I am a 22 year old surfer, nature lover, artist, activist, and student. I grew up in Leucadia, California. My dad started taking me out surfing with him when I was just three three years old. The place I really learned how to surf on my own is San Onofre— an iconic Southern California beach that my family has been surfing at for three generations. My parents took my sister and I traveling all over the world while we were kids, which gave me a deep sense of gratitude for life, nature, and diversity at a young age, as well as an awareness of my privilege relative to the rest of the world.
I am now a senior at UC San Diego majoring in Sociocultural Anthropology, although the prior 3 years of my education were spent at UC Santa Cruz studying Evolutionary Cognitive Science and Sustainability Studies. I am a passioante about studying the intersections of environmentalism and feminism across history and cultures. While at UC Santa Cruz, I gained a mentor in the Director of the Program on Environmental and Nuclear Policy, and took on a position at his research and advocacy nonprofit organization Committee to Bridge the Gap as the lead Environmental Research Associate and Community Organizer on their campaign for safe storage of San Onofre Nuclear Generating Station’s waste. I am also an ambassador for the Changing Tides Foundation and have worked on a number of projects with them.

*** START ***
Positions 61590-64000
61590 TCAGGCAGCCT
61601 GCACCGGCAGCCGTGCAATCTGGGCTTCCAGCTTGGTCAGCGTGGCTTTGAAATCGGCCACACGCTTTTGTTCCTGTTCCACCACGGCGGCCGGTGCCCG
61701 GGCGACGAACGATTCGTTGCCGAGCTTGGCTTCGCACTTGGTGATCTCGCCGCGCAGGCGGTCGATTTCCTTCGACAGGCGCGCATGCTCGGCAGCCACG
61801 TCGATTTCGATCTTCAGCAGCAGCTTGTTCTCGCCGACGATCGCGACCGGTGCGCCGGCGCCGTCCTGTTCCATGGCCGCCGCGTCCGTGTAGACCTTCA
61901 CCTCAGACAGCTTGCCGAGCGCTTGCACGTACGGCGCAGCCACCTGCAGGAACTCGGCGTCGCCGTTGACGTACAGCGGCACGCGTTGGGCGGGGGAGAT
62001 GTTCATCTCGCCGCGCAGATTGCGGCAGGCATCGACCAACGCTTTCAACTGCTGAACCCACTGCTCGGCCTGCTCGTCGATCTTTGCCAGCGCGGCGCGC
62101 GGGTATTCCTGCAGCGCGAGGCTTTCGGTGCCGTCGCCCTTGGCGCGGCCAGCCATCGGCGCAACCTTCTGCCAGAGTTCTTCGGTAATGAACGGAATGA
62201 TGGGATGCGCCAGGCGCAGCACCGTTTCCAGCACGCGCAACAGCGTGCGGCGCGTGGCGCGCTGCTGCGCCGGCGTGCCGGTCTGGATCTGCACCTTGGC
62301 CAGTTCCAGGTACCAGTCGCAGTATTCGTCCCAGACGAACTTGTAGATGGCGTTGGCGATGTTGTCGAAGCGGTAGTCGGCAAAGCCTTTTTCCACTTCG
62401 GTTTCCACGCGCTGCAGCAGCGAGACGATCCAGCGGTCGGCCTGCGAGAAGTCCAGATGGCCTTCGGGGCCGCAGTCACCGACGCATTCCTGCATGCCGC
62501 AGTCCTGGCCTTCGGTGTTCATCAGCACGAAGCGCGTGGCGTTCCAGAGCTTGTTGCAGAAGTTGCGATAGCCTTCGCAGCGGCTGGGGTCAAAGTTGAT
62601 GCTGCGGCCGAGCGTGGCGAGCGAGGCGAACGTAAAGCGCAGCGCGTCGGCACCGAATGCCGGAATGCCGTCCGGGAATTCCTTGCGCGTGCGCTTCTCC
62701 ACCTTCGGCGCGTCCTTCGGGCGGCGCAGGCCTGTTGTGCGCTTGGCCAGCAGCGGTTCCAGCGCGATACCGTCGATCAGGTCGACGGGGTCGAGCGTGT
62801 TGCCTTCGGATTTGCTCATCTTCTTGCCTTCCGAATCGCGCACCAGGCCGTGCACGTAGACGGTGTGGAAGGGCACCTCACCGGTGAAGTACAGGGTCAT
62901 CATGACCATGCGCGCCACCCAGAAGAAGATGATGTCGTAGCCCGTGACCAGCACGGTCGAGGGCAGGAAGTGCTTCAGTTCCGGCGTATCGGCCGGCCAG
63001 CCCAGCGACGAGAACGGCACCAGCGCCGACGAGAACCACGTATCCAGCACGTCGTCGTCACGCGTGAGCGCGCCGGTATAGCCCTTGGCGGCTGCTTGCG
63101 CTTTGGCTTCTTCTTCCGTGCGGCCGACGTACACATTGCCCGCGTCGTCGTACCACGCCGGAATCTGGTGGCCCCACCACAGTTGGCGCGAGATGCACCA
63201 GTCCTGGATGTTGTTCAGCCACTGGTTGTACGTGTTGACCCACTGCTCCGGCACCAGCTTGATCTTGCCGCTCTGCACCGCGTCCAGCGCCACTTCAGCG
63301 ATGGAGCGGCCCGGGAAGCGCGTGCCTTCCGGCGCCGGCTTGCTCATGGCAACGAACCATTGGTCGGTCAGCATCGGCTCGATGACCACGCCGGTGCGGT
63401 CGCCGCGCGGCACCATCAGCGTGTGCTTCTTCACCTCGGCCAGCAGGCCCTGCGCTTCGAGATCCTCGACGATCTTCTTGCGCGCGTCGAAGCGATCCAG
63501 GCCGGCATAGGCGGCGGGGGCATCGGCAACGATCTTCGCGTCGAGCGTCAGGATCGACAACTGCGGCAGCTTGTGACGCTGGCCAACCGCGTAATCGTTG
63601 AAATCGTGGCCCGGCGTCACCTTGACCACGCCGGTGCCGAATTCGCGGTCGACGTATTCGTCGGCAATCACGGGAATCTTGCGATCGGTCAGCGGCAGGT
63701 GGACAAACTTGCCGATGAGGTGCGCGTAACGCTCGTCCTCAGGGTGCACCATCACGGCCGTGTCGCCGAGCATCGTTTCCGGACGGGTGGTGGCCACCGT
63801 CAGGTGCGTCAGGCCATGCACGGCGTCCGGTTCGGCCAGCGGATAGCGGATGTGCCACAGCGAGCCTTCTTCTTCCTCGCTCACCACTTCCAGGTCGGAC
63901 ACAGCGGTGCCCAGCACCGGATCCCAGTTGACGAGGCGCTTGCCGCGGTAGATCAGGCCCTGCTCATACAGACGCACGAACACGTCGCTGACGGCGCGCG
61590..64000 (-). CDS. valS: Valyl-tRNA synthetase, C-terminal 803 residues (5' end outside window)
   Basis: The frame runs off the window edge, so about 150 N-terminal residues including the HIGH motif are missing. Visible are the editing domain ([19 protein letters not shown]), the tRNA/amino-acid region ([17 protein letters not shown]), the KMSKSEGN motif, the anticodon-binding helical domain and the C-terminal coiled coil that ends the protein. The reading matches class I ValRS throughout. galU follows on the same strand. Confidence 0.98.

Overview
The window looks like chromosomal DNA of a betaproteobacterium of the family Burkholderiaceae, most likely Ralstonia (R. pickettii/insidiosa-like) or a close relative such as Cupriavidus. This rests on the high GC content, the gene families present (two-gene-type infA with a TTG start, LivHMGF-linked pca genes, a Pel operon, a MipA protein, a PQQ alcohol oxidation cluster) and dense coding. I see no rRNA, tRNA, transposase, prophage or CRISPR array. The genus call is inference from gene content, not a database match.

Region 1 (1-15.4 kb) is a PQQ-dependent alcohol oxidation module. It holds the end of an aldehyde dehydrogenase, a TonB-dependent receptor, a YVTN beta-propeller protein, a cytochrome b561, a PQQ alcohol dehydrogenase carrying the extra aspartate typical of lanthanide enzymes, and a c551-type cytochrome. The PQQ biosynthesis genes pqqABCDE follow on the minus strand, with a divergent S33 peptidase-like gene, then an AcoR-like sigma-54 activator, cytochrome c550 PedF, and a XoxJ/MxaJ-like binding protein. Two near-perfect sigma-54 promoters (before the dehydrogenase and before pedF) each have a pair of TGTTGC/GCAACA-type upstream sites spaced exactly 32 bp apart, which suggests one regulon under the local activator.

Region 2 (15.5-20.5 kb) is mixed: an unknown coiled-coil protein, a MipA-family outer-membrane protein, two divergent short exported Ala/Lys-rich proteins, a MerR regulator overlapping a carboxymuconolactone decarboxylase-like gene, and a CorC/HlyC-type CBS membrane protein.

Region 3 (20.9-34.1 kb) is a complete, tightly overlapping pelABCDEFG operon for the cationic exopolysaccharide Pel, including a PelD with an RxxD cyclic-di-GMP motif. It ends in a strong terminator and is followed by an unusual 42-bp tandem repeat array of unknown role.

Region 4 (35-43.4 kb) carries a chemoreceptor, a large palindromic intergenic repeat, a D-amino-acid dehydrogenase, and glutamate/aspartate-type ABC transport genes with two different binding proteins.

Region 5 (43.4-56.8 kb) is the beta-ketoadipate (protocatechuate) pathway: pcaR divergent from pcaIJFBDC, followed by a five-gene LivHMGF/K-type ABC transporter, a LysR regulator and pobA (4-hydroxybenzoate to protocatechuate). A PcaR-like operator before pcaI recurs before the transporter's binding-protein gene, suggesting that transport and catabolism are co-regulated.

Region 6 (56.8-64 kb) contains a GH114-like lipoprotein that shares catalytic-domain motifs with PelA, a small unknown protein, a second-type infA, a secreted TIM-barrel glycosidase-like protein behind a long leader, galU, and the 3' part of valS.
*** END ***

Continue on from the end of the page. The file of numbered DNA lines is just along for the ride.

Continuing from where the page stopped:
I am passionate about securing a safe, sustainable future in which humans can live in harmony with nature, and I am an outspoken advocate for action on local and global environmental problems we face today.
I started taking film photos in high school as a way to create a time capsule of memories. Sometimes I would experiment with light leaks by briefly opening the back of my camera. After about a year hiatus from film photography, I re-immersed myself after coming across a cheap camera at a thrift shop that had a button for double-exposures. I was so in love with this new technique because it really felt like every image I took was a creation of my own. Soon after I began experimenting by soaking rolls of film in different concoctions before developing. This is when my photography really developed into an act of art-making for me.